When you have a library full of cookbooks, as many of us do, it can be really hard to decide what to make. Many recipes look good, but are they really good? Internet recipe sites can be helpful for answering that question; many recipes are online and have been reviewed by numerous cooks. Reading food blogs, of course, is my favorite ways to get the real scoop on recipes -- food that is tested in advance by people I virtually know and really trust? You can't go wrong there. But if ever have to make a really important dinner or dessert, and I need it to be good, I might just ask myself "What would Anne Strawberry pick?" Or better yet, I'll just ask Anne herself! Because since I've been blogging, Anne has chosen at least three recipes that I can think of: Ina's Apple Turnovers, Dorie's Tall & Creamy Cheesecake, and now this week's Barefoot recipe, Tomato and Goat Cheese Tarts, that have made me want to head straight to the highest mountain I can find and give her a loud, echoing shout-out of gratitude.
This tart was simply delicious. Here is a large view of my tart, sideways:
Don't you feel like the sideways orientation really captures the essence of this savory tart? What's that you say? No, it just makes you kind of dizzy? Sorry about that. Last night Blogger started flipping my tart pictures, which had been oriented horizontally, and made them portrait. I tried to outsmart Blogger by going into my pictures and changing them to portrait, hoping that then Blogger would then flip them to landscape when I uploaded, but no, Blogger apparently likes them vertical. Here is the thing about me and technology: it is A MIRACLE that I figured out how to set up a blog by myself, and that I managed to figure out how to upload pictures, underline things, and other basic blogging tasks. My hubs still has to upload music onto my iPod for me. He tries to explain it to me, but I just hear "blah, blah, blah." NOT that he does not explain it in an interesting manner, but I just don't have the gene that makes things like that intuitive to me. So my point is, yes, I have mastered the technical basics of blogging, but it is still very precarious, because if Blogger doesn't want to work correctly for me, I'll never be able to figure out how to fix it. It will just have to fix itself, or I'll be posting sideways pictures forever. Sorry!
Well, back to the tart. It is fabulous. It is made on frozen puff pastry, and the pastry puffs up beautifully around the tomatoes, basil and goat cheese filling. This is super easy to make - saute onions, garlic, add white wine, thyme, salt and pepper. Roll out the puff pastry and trace two 6 inch circles on each sheet (I cut the recipe in half and just made one sheet). I just scrounged around until I found a plate that was about the right size -- no need to go out and buy a compass or anything. Score a half inch border, and fill inside of the border with the onion mixture, herbed goat cheese, and a slice of tomato. Brush the tomato lightly with olive oil and top with fresh basil, salt and pepper, and a few shards of fresh parmesan. Bake 20 to 25 minutes until the pastry is puffy and browned. I used a few plum tomato slices rather than one larger tomato slice because that's what I had, but the good thing about a recipe like this is that the tomato will get roasted, which brings out the flavor in even a sub par grocery store tomato. Of course, I can't wait for the farmer's market to open so that I can make this with really delicious tomatoes -- even better!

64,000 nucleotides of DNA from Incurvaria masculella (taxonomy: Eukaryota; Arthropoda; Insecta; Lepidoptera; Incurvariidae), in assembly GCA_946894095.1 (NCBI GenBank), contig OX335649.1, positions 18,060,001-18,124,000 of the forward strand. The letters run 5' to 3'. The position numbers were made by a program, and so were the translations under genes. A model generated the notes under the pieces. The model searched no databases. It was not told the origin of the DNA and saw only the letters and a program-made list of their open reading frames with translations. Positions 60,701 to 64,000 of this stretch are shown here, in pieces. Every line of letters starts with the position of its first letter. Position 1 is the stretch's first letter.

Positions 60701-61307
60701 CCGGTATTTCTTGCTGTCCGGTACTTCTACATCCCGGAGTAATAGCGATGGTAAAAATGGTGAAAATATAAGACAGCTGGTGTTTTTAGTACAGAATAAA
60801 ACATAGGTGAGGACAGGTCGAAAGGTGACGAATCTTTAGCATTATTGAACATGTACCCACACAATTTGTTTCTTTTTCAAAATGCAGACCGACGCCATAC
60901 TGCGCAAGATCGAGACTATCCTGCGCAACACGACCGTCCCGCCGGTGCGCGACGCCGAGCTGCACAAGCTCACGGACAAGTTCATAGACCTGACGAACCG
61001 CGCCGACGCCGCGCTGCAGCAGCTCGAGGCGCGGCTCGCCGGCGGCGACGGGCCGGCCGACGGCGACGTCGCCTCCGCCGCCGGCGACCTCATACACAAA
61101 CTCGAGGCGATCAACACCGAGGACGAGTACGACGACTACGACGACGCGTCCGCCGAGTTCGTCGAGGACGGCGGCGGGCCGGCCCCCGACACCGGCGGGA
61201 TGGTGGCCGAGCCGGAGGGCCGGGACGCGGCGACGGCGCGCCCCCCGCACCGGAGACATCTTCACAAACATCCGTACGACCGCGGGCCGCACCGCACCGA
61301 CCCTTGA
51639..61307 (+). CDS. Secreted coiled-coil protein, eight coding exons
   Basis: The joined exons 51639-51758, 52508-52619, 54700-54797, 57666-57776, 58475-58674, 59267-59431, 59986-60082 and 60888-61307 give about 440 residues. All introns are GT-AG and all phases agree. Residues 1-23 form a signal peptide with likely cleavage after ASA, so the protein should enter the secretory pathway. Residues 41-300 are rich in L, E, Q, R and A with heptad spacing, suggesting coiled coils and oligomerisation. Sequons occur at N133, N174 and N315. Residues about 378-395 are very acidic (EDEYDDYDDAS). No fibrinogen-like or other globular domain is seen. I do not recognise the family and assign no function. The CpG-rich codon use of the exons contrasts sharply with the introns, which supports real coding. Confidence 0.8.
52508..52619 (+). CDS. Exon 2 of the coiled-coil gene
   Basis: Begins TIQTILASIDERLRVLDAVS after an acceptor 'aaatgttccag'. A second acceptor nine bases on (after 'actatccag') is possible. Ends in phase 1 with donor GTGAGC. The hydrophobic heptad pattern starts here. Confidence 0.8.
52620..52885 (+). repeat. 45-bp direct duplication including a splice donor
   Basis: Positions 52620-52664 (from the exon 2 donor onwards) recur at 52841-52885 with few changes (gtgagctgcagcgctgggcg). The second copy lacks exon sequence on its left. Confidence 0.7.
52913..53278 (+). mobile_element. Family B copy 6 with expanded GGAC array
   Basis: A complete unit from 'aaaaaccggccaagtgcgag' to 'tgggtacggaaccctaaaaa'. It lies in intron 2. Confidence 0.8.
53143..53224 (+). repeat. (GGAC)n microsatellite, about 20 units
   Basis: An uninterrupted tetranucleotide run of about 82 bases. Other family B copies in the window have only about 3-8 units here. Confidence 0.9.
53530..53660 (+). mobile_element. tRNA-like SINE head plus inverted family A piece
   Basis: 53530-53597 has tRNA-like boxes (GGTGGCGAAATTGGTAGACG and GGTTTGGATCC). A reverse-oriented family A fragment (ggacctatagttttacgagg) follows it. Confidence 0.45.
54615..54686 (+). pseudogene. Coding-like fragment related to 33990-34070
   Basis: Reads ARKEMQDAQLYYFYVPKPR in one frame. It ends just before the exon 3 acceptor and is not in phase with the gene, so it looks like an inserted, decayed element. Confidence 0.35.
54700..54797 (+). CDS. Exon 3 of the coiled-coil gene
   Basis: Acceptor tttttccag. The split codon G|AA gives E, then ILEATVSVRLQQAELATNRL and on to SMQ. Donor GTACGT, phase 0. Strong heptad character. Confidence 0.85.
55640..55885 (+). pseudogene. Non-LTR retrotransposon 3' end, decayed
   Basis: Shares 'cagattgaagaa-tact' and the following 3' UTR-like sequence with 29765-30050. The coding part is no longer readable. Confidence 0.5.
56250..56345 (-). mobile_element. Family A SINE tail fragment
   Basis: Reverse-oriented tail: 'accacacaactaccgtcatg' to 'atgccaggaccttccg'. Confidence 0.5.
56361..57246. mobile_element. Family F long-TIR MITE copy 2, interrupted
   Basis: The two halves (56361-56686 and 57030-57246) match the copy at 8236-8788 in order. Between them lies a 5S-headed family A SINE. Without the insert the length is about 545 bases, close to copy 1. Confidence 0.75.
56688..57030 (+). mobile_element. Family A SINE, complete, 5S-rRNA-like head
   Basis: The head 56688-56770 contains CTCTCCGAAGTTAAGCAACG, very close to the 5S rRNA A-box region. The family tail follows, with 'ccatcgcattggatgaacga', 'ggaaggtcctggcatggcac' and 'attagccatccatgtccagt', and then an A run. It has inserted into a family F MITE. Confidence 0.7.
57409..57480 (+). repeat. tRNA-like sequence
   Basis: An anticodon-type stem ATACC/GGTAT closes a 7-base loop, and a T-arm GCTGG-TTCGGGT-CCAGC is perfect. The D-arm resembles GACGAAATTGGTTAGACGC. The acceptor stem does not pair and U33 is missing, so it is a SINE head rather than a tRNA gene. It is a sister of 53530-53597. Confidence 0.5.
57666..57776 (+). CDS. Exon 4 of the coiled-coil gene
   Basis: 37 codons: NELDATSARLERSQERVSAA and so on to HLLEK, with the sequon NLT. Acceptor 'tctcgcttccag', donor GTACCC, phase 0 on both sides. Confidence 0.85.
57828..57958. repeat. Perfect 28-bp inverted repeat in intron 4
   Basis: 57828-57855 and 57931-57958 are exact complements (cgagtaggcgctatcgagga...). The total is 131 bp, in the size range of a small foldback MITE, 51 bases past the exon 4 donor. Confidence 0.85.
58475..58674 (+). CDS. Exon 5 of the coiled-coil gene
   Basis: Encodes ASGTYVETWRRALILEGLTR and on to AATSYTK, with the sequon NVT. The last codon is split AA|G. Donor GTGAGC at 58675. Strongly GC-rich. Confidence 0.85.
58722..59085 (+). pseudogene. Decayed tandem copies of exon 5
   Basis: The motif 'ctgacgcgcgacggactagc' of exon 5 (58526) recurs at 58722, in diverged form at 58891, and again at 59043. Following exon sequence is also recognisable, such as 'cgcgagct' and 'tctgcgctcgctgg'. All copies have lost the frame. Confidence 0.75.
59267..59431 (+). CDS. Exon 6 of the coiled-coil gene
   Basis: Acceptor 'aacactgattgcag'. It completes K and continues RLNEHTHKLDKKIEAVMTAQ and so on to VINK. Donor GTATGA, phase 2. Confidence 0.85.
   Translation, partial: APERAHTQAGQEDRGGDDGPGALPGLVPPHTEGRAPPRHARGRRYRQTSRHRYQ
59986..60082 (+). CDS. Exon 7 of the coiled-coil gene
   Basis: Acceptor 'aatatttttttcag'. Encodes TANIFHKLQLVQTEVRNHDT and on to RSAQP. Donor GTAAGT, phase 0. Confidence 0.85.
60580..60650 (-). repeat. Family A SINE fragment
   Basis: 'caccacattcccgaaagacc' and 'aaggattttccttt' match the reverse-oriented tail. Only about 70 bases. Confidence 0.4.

David and I really enjoyed this. I think I loved it more than he did, but his nature is more reserved in general than mine is, and he tends not to gush over things as effusively as I do when I love something. So maybe he did love it as much as I did, but just showed his love differently (i.e. D - "This is really good!" as opposed to C - "OH. MY. HOLY. LORD. (puts fork down dramatically) Can you even believe this tart? I can't even believe this tart. *sigh* I love Ina Garten. I love Anne Strawberry. This is the most amazing thing I've ever eaten. Ever! Do you hear me? Ever!"). In any event, this would be perfect for a special luncheon, or, in our case, a regular ol' dinner. Oh, and with the leftover pastry (there was a lot of it!) I sprinkled sugar and cinnamon, rolled up, sliced it into pinwheels, and baked. Great treat!
My great bloggy friend Aggie of Aggie's Kitchen chose the Ellie recipe this week, Chicken with Mango Barbecue Sauce. Blogger apparently thought that these worked just fine horizontally and kept them that way, even though I uploaded them at the same time as the tart pictures.
This is another really easy, gushworthy recipe. This barbecue sauce is FABULOUS!!! The roster of ingredients is long, but it comes together quickly: onion, garlic, red bell pepper, molasses, Worcestershire sauce, allspice, salt, pepper, red wine vinegar, lime juice, tomato sauce, jalapenos, and, of course, mango. Look at how colorful and pretty this is, pre-blending:
I just used my immersion blender (how did I ever live so long without one?) to mix it all up in the saucepan -- so much easier than transferring it to a separate blender! Mine had more of a salsa-like consistency, which I loved, but I could have pureed it longer to get more of a barbecue sauce consistency. What a combination of flavors!! It is sweet, tart, fruity and spicy all at the same time, and it totally WORKS. If I closed my eyes while eating this, I could almost imagine myself sitting on a balcony overlooking the beach -- it just tastes summery and delicious. I served the chicken with roasted vegetables and brown rice, and the next day turned the chicken, vegetables and a little mozzarella into quesadillas, with the sauce on the side. Equally delicious. This one will be a regular in our house. My whole family enjoyed this.
Thank you, Aggie and Anne. We thoroughly enjoyed both of these recipes, and I'll be making them again and again!
1 year ago